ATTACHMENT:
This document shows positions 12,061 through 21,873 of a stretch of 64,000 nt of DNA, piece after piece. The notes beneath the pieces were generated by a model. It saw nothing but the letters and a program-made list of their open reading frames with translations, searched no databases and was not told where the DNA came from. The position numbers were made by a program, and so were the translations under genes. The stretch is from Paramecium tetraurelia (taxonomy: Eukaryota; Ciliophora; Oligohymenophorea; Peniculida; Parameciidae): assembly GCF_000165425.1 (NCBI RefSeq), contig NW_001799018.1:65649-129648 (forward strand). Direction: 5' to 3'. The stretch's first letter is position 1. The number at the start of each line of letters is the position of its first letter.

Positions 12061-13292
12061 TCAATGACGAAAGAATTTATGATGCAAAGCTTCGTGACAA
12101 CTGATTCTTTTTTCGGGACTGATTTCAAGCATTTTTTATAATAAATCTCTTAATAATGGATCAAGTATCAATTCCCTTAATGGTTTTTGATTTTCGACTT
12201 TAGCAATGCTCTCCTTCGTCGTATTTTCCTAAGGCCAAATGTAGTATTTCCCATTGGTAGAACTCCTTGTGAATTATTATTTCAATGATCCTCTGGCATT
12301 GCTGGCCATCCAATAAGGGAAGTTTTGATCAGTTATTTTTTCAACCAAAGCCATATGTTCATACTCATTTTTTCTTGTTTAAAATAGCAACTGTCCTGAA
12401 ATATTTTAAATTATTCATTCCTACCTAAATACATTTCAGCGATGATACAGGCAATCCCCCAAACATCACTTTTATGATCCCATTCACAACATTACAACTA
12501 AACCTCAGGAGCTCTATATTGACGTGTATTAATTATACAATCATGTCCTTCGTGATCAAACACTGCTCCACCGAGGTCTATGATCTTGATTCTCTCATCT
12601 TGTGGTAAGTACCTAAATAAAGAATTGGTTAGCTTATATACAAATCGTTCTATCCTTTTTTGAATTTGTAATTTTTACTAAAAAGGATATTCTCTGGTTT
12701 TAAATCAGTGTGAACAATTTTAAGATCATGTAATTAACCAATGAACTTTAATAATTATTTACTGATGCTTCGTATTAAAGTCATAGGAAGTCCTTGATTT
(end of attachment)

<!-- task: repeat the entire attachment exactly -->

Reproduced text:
This document shows positions 12,061 through 21,873 of a stretch of 64,000 nt of DNA, piece after piece. The notes beneath the pieces were generated by a model. It saw nothing but the letters and a program-made list of their open reading frames with translations, searched no databases and was not told where the DNA came from. The position numbers were made by a program, and so were the translations under genes. The stretch is from Paramecium tetraurelia (taxonomy: Eukaryota; Ciliophora; Oligohymenophorea; Peniculida; Parameciidae): assembly GCF_000165425.1 (NCBI RefSeq), contig NW_001799018.1:65649-129648 (forward strand). Direction: 5' to 3'. The stretch's first letter is position 1. The number at the start of each line of letters is the position of its first letter.

Positions 12061-13292
12061 TCAATGACGAAAGAATTTATGATGCAAAGCTTCGTGACAA
12101 CTGATTCTTTTTTCGGGACTGATTTCAAGCATTTTTTATAATAAATCTCTTAATAATGGATCAAGTATCAATTCCCTTAATGGTTTTTGATTTTCGACTT
12201 TAGCAATGCTCTCCTTCGTCGTATTTTCCTAAGGCCAAATGTAGTATTTCCCATTGGTAGAACTCCTTGTGAATTATTATTTCAATGATCCTCTGGCATT
12301 GCTGGCCATCCAATAAGGGAAGTTTTGATCAGTTATTTTTTCAACCAAAGCCATATGTTCATACTCATTTTTTCTTGTTTAAAATAGCAACTGTCCTGAA
12401 ATATTTTAAATTATTCATTCCTACCTAAATACATTTCAGCGATGATACAGGCAATCCCCCAAACATCACTTTTATGATCCCATTCACAACATTACAACTA
12501 AACCTCAGGAGCTCTATATTGACGTGTATTAATTATACAATCATGTCCTTCGTGATCAAACACTGCTCCACCGAGGTCTATGATCTTGATTCTCTCATCT
12601 TGTGGTAAGTACCTAAATAAAGAATTGGTTAGCTTATATACAAATCGTTCTATCCTTTTTTGAATTTGTAATTTTTACTAAAAAGGATATTCTCTGGTTT
12701 TAAATCAGTGTGAACAATTTTAAGATCATGTAATTAACCAATGAACTTTAATAATTATTTACTGATGCTTCGTATTAAAGTCATAGGAAGTCCTTGATTT